General Guidelines for Projects

General Guidelines for Projects - General Guidelines for...

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General Guidelines for Projects in Econ 150 The Projects in ECON 150 set it apart from most other introductory courses in statistics. They offer an opportunity to use the statistical ideas creatively to explore topics of interest to you. Because you are working in Excel, you have powerful tools both to explore your evidence statistically and to present your analysis in an effective way. Topic The choice of topic matters. Do something original and clever. Issues can be personal, drawn from your own life, or address broader issues. Many students observe price or other information on the World Wide Web. Some students conduct interviews to gather data. In the later projects in the course, published data from the library or World Wide Web are better. The introduction to your project will describe the topic and explain why you are interested in it. Introduction Think of what your reader will see on opening your project. Write a compelling introduction to sell interest in your idea. The introduction should motivate the topic. For example, you might explain how you came to be interested in the topic. Perhaps you will relate the topic to a policy issue. What is it that you expect to learn? State a hypothesis that may be confirmed or refuted by the project. Explain why you think your hypothesis might be true. You might use your knowledge of economics or your sense of what makes things happen in the setting you are studying as the basis for your hypothesis. Your reasoning here will help sell interest in your study. Literature Compare your method and results to similar investigations reported elsewhere if possible. The Heard Library offers use of a number of electronic indices that may identify studies on many issues you might study. Here is the URL for links to databases. links to academic literature in many disciplines. EconLit is the premier tool for access to what economists have written. ProQuest provides access to a more popular literature including magazines and newspapers. PAIS indexes a wide range of documents on most policy issues. A second paragraph or two in your project introduction will describe briefly how others have explored the issue and how your project differs. For more information on the economics literature, please see:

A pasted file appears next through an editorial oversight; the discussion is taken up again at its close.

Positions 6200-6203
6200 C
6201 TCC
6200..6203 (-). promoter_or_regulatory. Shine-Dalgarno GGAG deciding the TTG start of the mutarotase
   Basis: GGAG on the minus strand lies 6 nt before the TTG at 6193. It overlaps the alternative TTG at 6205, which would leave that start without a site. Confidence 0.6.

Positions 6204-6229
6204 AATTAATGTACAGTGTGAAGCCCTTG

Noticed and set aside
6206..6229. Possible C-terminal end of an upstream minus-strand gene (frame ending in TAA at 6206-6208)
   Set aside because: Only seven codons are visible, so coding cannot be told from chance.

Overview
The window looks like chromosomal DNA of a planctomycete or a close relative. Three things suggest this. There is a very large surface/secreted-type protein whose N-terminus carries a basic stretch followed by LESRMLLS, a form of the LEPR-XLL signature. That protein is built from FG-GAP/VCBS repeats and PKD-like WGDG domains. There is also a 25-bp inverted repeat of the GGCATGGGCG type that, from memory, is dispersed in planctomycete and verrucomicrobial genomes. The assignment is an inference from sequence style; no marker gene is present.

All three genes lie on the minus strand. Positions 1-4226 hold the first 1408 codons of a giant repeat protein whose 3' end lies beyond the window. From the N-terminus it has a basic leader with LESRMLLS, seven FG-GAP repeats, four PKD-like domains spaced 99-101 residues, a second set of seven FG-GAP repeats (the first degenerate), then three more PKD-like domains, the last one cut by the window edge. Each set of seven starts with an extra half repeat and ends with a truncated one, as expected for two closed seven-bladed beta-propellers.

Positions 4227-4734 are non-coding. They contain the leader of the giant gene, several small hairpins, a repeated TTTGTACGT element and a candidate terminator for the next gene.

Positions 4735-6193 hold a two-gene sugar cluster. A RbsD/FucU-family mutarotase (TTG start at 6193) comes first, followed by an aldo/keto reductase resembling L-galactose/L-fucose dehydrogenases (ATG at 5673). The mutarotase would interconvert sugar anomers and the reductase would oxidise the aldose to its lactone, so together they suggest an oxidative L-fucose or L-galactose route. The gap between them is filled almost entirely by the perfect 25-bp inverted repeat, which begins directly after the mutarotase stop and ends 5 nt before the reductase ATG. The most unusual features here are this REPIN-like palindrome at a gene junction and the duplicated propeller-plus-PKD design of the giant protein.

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General Guidelines for Projects - General Guidelines for...

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